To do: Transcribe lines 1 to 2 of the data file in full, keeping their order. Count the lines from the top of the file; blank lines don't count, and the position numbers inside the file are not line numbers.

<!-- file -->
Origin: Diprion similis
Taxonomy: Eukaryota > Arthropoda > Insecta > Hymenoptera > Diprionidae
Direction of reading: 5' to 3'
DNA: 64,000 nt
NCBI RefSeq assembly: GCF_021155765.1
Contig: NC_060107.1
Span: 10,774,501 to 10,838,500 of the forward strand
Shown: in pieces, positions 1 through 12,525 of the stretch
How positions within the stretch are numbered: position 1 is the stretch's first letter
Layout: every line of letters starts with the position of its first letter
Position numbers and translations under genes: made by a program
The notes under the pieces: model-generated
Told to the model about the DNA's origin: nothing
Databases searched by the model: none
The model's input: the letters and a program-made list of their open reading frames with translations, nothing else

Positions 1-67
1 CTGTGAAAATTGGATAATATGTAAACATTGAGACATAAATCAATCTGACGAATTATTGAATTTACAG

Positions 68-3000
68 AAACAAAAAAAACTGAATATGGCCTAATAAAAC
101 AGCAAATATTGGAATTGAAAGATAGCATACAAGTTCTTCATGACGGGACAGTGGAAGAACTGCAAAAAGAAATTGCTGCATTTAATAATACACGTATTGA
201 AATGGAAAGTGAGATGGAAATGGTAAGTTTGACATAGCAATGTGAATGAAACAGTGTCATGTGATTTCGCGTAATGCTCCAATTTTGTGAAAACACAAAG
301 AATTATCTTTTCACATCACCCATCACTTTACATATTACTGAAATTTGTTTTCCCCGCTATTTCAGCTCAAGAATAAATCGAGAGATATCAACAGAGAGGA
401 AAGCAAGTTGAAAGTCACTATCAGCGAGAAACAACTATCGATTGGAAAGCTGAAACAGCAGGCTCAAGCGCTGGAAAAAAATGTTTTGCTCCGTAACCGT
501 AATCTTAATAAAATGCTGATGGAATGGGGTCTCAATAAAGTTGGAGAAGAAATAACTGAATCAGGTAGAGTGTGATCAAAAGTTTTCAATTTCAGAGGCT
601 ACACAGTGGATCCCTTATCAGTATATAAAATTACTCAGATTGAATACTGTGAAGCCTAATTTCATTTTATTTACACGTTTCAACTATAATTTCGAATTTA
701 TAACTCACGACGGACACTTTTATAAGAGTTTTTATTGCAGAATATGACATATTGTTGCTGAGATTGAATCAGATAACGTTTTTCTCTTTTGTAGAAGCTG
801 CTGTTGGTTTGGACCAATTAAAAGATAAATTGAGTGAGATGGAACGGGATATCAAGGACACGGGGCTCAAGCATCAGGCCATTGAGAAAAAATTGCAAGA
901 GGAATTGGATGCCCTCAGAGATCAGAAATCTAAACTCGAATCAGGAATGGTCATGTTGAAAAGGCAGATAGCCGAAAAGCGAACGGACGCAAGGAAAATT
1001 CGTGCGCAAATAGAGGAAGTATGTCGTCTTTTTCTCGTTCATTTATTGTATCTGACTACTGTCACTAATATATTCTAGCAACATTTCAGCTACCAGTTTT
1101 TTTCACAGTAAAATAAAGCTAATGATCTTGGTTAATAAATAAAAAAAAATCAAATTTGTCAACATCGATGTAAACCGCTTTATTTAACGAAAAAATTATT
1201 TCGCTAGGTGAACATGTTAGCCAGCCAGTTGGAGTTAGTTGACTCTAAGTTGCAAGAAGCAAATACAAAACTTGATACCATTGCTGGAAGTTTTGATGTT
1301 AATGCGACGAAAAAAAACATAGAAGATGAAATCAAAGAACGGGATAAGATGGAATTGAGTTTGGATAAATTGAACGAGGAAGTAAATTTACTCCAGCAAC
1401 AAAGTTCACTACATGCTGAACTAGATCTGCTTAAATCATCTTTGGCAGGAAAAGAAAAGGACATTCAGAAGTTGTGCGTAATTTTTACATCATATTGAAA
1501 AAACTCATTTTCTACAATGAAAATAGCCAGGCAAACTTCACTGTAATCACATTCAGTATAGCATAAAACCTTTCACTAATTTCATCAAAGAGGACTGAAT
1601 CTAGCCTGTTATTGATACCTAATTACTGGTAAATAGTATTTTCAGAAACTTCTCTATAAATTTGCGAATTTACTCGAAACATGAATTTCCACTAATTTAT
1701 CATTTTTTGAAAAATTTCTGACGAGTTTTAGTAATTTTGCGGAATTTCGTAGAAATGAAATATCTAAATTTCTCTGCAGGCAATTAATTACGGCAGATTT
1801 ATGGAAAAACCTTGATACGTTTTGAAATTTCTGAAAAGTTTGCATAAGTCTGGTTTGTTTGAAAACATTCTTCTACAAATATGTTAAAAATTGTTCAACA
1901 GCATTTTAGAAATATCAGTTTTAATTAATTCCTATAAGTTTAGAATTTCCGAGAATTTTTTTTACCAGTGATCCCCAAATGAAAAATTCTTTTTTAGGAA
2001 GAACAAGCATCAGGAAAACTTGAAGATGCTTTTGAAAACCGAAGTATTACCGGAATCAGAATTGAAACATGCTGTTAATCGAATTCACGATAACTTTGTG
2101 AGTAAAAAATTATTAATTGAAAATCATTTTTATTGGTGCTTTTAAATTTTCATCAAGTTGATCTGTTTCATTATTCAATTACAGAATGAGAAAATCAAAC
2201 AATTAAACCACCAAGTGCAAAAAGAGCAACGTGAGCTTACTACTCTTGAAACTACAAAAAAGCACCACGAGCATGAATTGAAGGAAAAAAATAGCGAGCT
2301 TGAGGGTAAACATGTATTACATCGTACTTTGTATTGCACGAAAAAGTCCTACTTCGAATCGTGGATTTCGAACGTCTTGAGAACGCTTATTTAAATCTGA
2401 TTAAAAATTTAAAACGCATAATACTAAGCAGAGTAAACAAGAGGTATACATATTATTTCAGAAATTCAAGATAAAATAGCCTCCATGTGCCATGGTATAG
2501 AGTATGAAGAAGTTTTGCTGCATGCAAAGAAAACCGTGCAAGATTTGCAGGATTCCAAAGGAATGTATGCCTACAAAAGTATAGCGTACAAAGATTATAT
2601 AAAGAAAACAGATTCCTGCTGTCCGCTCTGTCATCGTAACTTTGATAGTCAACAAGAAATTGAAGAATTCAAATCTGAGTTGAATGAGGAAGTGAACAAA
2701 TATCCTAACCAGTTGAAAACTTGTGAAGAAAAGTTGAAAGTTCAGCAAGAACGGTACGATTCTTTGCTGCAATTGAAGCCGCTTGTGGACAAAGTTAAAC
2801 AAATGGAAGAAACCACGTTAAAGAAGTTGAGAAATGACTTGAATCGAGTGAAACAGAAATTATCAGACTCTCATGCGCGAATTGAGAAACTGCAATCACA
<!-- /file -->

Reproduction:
Origin: Diprion similis
Taxonomy: Eukaryota > Arthropoda > Insecta > Hymenoptera > Diprionidae